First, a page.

Young Suwanee peach trees were planted in soil infested or not infested with the nematode Criconemella xenoplax. Five months after soil infestation, the leaves were inoculated with Xanthomonas campestris pv. pruni to measure the influence of nematode infestation on bacterial spot development. Bacterial spot lesions in inoculated leaves were more numerous and covered a greater leaf surface area for trees growing in nematode-infested soil than for those in noninfested soil. When the trees were growing in nematode-infested soil, the leaf area diseased was slightly greater on trees in nonsteamed field soil than in soil treated with aerated steam (57 to 62 degrees C for 75 min) prior to infestation with C. xenoplax. Results indicate that bacterial spot damage may become more severe on peach trees if the soil is infested with C. xenoplax than when nematodes have been suppressed.

Shepard DP; Zehr EI; Bridges WC

1999-10-01

111

Frost Heave Control with Buried Insulation.  

Science.gov (United States)

To investigate the effectiveness of extruded insulation panels in the mitigation of frost heave problems, two sites were selected: SH 40 at Rabbit Ears Pass with an elevation of 9,000 feet and I-70 east of Eisenhower Tunnel at an elevation of 10,000 feet....

A. Ardani

1987-01-01

112

Clipping corn following early-season frost.  

UK PubMed Central (United Kingdom)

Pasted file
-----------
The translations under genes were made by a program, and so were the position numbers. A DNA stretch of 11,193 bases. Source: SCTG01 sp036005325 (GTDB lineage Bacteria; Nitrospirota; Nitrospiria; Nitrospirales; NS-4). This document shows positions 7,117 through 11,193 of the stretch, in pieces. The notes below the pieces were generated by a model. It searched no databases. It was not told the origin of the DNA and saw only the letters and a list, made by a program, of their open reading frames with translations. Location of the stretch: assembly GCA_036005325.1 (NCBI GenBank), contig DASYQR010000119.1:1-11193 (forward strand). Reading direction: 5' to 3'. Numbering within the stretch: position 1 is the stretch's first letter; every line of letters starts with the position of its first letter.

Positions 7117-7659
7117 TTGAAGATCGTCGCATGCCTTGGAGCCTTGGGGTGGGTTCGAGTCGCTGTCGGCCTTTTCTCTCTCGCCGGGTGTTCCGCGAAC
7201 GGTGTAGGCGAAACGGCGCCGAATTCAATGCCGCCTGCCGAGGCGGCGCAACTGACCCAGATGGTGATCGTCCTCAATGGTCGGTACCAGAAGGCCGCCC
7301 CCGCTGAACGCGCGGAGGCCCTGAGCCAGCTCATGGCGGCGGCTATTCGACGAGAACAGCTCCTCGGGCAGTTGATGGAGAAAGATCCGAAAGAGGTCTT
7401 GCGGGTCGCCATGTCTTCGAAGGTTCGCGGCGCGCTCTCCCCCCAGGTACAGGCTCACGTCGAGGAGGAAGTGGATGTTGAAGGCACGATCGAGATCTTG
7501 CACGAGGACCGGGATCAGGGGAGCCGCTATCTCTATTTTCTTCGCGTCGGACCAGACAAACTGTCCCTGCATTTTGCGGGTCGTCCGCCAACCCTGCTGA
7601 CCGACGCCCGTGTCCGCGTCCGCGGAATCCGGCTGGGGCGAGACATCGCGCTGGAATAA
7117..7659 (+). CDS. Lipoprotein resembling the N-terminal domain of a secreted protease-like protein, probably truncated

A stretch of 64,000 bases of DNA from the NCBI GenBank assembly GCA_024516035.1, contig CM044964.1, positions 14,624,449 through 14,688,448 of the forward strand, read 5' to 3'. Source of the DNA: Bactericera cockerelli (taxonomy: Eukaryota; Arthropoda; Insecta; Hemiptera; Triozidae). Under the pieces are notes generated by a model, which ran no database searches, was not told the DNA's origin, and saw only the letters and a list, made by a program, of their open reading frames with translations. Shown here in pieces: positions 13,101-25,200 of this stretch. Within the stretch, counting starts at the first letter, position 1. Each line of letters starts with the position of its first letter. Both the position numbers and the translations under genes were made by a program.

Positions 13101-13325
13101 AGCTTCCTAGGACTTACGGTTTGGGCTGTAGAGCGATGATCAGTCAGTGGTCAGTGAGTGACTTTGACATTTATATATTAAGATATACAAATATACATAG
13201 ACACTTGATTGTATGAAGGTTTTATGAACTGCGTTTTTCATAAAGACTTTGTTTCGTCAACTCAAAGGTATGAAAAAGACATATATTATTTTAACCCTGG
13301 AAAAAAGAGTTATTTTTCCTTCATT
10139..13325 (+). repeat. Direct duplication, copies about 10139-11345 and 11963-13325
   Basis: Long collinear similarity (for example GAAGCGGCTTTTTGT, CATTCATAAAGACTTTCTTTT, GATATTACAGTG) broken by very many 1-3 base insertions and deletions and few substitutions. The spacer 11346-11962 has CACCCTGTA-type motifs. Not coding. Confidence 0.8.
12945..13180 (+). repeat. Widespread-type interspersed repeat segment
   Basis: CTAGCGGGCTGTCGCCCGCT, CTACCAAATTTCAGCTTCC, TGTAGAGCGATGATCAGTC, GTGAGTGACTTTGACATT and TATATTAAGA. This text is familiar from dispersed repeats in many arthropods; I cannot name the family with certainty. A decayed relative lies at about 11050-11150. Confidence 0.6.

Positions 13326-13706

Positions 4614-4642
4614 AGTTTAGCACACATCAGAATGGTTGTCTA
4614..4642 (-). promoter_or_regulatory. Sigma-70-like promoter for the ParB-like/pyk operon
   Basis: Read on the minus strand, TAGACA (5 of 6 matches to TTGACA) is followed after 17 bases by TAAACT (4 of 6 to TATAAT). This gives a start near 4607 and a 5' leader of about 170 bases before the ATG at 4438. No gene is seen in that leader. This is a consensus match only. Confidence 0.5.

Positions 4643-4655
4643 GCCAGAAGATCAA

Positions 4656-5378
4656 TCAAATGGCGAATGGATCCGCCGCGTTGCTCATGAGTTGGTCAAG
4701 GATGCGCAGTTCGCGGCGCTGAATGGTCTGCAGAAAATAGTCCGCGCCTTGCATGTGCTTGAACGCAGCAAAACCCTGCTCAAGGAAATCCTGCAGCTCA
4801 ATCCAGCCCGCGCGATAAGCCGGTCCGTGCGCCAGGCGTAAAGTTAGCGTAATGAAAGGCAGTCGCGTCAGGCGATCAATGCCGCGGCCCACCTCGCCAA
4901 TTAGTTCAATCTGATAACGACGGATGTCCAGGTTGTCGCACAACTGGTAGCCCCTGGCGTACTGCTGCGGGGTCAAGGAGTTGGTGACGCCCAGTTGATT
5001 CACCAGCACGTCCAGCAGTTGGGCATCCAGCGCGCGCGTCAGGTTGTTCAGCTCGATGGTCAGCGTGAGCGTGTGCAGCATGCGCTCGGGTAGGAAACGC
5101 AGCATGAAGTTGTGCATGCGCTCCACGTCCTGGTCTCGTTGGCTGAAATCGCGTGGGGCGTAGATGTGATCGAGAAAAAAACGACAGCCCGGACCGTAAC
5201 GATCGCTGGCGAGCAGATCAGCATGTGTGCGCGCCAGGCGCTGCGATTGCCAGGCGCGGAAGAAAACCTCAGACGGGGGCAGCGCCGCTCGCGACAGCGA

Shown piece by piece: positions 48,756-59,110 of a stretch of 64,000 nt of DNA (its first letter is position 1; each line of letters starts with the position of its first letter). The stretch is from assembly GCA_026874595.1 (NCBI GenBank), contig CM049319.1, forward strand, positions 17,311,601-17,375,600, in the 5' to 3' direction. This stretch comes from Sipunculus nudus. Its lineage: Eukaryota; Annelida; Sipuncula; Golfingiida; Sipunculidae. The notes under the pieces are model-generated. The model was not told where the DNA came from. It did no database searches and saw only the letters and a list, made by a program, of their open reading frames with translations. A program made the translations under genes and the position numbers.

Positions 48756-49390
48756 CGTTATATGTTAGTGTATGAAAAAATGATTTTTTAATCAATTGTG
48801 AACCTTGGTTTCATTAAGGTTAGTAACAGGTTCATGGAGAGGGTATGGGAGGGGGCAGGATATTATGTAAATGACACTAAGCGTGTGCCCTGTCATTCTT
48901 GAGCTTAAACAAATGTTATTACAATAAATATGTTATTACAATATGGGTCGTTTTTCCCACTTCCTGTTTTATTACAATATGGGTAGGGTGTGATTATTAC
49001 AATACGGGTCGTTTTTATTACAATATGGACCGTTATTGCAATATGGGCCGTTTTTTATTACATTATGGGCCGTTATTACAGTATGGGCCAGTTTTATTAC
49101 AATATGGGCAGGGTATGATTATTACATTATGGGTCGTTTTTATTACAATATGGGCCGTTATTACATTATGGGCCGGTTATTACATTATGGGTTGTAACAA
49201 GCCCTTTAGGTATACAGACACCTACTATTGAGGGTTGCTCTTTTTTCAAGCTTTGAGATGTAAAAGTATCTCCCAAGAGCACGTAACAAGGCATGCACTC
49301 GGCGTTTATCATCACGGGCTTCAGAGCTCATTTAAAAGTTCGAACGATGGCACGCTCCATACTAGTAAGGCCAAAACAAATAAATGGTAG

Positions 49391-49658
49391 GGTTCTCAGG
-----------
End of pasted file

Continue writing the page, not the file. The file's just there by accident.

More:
Regrowing corn (Zea mays L.) plants often develop tied, twisted, or bowed whorls due to growth obstruction by dead leaf tissue, following early season frost damage that kills aboveground foliage but not the growing point. Field studies were conducted in Wisconsin in 1988 after a natural frost to evaluate the effect of postfrost clipping, within 4 d to remove dead tissue, or after 8 to 12 d to unravel tied whorls, on subsequent growth and grain yield. Clipping studies were conducted in Columbia County following a 25 May frost when corn was at the V3 stage, and at two sites in Trempealeau County following a 9 June frost when corn was at V6 (Site 1) and V5 (Site 2) stages. At the Columbia County site, clipping at 4 in. or manually unraveling tied whorls 8 d postfrost did not alter plant survival or grain yield compared to untreated plants. Plant survival and grain yield were also unaffected at Trempealeau County Site 1 by clipping 4 d postfrost at either 4 or 5 in., or 12 d postfrost at 10 in., compared to not clipping. At Trempealeau County Site 2, clipping 4 d postfrost at 4 in. increased grain yield 40% compared to not clipping (99 vs. 69 bu/acre), while clipping 4 d postfrost at 2 in., increased plant mortality and decreased yield 30% (48 vs. 69 bu/acre). At this site, clipping at 8 in., 12 d postfrost resulted in levels of plant survival and grain yield similar to those where plants were not clipped. These results indicate that the risk of further damage due to clipping following early season frost is minimal, provided that clipping height is > 1 in. above the growing point. Clipping may increase grain yield in some cases. More studies of corn response to postfrost clipping under diverse conditions are needed.